You Canucks and your blasted commie commie metric system...


Now, I have to point it out now, but that was a joke. Anyway, on the table issue, you could get some added stiffness with strips of solid wood glued on the bottom, ive done it more than once. I wouldnt use plywood strips through, plywood flexes a little more than solid. It's pretty handy to remember that stiffness goes up exponentially with thickness, so even a little added thickness can result in a much more rigid piece
Trudeau is a commie, lol.

Would even a softwood as the ribs help then?
My thinking was the plywood on the bottom too would make it like an I beam.
 

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1000mm in a meter. 1000m in 1km.
I don't have a problem with the "math" of metric. I have a problem envisioning it. I've gotten used to working with millimeters, and can immediately "see" distances like "25mm" ... up to about "200mm". Once we start getting into larger numbers ... I start getting a little fuzzy.
I can immediately see 1000 yards (my maximum target shot distance) and a mile (driving down a straight stretch of highway, I can usually pick out a sign when it's a mile away).

But ... sighting in a kilometer ???
Envisioning 637mm ???

These I am unfamiliar with.
 

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Discussion Starter #10
I don't have a problem with the "math" of metric. I have a problem envisioning it. I've gotten used to working with millimeters, and can immediately "see" distances like "25mm" ... up to about "200mm". Once we start getting into larger numbers ... I start getting a little fuzzy.
I can immediately see 1000 yards (my maximum target shot distance) and a mile (driving down a straight stretch of highway, I can usually pick out a sign when it's a mile away).

But ... sighting in a kilometer ???
Envisioning 637mm ???

These I am unfamiliar with.

Ah yes, that makes sense. I've used both for so long that I am pretty good with both, except miles.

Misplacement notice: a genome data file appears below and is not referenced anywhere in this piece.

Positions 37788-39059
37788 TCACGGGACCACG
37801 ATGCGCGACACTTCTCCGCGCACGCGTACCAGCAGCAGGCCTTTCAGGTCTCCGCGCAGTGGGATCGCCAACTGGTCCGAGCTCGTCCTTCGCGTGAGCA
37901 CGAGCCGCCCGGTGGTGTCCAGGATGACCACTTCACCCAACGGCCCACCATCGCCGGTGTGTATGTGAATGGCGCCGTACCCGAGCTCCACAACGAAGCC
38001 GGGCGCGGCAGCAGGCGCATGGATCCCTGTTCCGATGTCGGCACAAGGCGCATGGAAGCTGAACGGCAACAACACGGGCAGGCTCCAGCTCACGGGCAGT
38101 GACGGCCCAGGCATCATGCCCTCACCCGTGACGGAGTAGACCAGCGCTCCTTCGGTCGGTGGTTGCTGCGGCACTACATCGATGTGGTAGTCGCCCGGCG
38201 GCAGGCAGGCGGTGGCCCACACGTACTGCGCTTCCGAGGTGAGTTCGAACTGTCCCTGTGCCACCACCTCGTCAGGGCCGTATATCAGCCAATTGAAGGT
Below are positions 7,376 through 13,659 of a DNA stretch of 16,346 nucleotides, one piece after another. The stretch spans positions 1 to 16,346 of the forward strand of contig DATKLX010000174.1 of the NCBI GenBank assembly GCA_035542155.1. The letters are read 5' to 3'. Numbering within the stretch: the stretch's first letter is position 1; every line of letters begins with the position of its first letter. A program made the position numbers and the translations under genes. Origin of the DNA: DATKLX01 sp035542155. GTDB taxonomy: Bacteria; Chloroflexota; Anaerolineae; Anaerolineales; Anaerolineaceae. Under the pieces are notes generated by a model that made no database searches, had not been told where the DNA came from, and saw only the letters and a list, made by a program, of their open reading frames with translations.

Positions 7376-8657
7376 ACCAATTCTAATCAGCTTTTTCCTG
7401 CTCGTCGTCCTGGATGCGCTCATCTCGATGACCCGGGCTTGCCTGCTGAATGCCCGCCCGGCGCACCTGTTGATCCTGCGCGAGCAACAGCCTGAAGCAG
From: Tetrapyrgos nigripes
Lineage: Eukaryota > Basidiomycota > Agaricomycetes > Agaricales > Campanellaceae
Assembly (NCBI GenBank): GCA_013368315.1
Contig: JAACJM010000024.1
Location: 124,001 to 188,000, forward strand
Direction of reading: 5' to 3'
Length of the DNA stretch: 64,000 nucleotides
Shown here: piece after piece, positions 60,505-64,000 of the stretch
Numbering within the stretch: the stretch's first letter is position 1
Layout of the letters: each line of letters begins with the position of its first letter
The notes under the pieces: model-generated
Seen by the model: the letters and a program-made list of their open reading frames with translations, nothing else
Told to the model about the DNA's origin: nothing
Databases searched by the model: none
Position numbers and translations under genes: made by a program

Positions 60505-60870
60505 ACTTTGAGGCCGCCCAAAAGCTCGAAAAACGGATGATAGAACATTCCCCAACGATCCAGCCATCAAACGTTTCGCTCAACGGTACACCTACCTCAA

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Would even a softwood as the ribs help then?
My thinking was the plywood on the bottom too would make it like an I beam.
Better than plywood, less so than hardwood. Ibeam style construction would help immensely, though all you really need to do is increase the thickness in areas most likely to flex. How you do that doesnt matter, it just changes how much the thickness needs to increase. Plywood would work, solid would just work better. Heck, about the easiest way to stiffen everthing up would be a 1/4 steel bar screwed to the underside
 

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look at a hollow core door ...

A hollow core door consists of 2 skins separated by a fiber/paper core. Why is it so stiff? It's about the physics.... again. Two things come into play, the depth of the core and the strength of the skins in tension.

When you put a distributed load on the door, which is supported at each end, the bottom skin is in tension. When the tensile limit of that material is reached, it will break and fail. So, to reinforce a 3/4" plywood desk top, just place a grid of narrow strips on the bottom surface, glue them down and add a layer of 1/4" plywood also glued to the bottom of the strips... you will end up with a "torsion box".
http://www.bayareawoodworkers.org/jun02/torsionbox1.pdf

If you just add strips to the bottom and don't put a skin on them it will not be as strong/stiff, meaning resistant to deflection. You can keep the overall thickness within your dimension by adding the thickness of the skins leaving the difference for the strips. In this case a 1/4" plywood skin on the bottom will work just fine, leaving 1 1/2" for the strips.